This paper proposes a fresh model for interpreting some of the iconography and megalithic architectural forms that emerged in Malta during the Late Neolithic. Recent studies of the relationship between the Maltese archipelago and the world beyond, and between the monumental megalithic sites and their landscape setting, will inform an interpretation of some of the iconography and architectural forms that characterize these sites. Patterns in their use of spatial
order, architectural devices and carved reliefs are interpreted as elements in a programmatic recreation of an island cosmology. It is suggested that the prehistoric islanders used these images and spaces to express and mediate concerns with cosmological order.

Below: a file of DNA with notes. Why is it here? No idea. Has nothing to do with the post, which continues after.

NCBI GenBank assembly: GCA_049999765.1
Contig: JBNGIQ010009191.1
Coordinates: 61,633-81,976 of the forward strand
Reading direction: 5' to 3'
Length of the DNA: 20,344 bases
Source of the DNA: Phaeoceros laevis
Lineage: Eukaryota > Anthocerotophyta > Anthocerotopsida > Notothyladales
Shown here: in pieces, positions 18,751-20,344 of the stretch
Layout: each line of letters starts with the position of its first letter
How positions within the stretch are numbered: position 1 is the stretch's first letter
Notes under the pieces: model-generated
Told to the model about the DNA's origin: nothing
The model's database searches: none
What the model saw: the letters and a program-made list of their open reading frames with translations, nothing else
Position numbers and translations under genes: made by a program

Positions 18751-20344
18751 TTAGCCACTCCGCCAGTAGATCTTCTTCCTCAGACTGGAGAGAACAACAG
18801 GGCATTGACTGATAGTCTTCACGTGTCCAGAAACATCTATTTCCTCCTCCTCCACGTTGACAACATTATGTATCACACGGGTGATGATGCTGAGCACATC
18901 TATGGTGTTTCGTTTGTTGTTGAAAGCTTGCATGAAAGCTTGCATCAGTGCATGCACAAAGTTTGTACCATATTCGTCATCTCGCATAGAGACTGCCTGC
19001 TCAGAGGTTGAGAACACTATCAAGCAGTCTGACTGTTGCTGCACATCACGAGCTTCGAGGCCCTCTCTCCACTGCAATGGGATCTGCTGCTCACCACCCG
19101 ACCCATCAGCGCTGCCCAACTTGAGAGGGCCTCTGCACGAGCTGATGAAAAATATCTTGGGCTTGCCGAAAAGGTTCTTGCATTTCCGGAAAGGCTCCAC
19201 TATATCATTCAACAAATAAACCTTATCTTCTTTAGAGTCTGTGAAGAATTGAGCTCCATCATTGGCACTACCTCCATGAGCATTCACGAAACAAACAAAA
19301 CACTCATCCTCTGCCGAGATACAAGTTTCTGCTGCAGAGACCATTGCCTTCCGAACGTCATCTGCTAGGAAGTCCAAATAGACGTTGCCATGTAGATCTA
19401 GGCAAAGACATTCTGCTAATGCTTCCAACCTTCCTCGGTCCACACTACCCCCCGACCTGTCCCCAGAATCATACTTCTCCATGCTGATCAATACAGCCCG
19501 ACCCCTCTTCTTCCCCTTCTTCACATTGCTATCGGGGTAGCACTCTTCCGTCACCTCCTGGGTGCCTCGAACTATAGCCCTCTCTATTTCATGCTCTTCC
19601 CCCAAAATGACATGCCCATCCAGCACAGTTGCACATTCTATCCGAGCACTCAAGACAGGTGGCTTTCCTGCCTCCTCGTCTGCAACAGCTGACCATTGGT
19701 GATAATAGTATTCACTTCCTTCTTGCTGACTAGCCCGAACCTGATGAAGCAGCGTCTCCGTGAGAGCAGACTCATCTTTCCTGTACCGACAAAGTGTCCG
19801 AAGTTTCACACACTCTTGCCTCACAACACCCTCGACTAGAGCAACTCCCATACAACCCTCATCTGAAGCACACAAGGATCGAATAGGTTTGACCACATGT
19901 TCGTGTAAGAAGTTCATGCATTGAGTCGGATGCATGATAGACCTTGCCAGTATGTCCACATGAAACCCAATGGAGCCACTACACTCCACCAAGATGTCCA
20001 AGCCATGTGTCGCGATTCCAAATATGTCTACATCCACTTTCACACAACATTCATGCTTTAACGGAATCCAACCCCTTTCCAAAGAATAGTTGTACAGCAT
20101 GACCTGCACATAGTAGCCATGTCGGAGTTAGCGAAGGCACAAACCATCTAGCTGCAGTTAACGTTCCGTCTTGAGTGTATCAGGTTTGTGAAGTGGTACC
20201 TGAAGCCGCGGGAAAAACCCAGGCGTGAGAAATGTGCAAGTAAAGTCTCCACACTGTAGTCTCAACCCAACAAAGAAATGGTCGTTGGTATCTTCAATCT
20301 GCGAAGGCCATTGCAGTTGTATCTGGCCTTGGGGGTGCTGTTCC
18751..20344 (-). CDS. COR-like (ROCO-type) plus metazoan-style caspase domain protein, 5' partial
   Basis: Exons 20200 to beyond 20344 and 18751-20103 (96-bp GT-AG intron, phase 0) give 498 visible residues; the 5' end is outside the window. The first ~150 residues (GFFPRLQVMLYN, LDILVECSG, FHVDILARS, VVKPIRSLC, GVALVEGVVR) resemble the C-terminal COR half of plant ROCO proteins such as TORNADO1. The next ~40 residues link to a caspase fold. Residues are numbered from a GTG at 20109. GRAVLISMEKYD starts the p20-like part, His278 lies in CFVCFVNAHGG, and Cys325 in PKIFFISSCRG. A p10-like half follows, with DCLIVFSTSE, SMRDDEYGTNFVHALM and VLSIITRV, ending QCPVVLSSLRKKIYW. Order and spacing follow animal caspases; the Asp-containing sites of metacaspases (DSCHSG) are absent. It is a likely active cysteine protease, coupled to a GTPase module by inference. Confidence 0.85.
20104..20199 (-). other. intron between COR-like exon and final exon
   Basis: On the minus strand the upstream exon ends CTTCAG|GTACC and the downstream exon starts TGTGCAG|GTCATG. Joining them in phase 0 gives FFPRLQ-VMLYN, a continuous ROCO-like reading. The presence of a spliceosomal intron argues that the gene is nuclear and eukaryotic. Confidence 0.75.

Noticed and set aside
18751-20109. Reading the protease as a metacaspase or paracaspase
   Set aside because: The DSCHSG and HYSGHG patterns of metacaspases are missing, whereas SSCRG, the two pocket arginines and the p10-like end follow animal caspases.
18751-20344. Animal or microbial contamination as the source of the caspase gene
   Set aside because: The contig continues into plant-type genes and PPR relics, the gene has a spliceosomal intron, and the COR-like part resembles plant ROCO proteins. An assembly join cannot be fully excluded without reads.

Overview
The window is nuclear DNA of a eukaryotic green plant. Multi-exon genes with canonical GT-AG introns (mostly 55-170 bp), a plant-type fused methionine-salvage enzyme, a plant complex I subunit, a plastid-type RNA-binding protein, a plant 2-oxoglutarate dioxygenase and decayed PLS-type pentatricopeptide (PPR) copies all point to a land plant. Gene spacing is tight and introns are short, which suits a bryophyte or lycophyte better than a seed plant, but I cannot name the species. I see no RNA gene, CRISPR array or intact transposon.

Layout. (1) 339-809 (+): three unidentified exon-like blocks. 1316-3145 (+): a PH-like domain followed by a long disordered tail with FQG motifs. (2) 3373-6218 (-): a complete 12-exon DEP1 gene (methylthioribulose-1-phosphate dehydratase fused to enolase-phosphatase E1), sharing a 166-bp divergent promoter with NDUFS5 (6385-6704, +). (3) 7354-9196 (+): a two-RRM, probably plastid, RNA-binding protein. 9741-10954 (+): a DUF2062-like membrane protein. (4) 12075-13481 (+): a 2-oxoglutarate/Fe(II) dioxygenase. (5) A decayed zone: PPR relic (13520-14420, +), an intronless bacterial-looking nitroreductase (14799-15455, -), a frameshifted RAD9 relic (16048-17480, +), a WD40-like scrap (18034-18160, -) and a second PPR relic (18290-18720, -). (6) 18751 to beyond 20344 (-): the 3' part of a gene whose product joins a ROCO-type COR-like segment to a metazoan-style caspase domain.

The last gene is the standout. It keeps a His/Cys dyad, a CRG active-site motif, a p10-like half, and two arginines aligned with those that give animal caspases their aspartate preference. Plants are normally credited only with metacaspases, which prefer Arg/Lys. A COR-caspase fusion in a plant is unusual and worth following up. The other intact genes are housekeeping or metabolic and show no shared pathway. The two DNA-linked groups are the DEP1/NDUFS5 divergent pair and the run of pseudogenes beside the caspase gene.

How to Cite:
Grima, R., (2001) “An Iconography of Insularity: A Cosmological Interpretation of some Images and Spaces in the Late Neolithic Temples of Malta”, Papers from the Institute of Archaeology 12, 48-65. doi: https://doi.org/10.5334/pia.164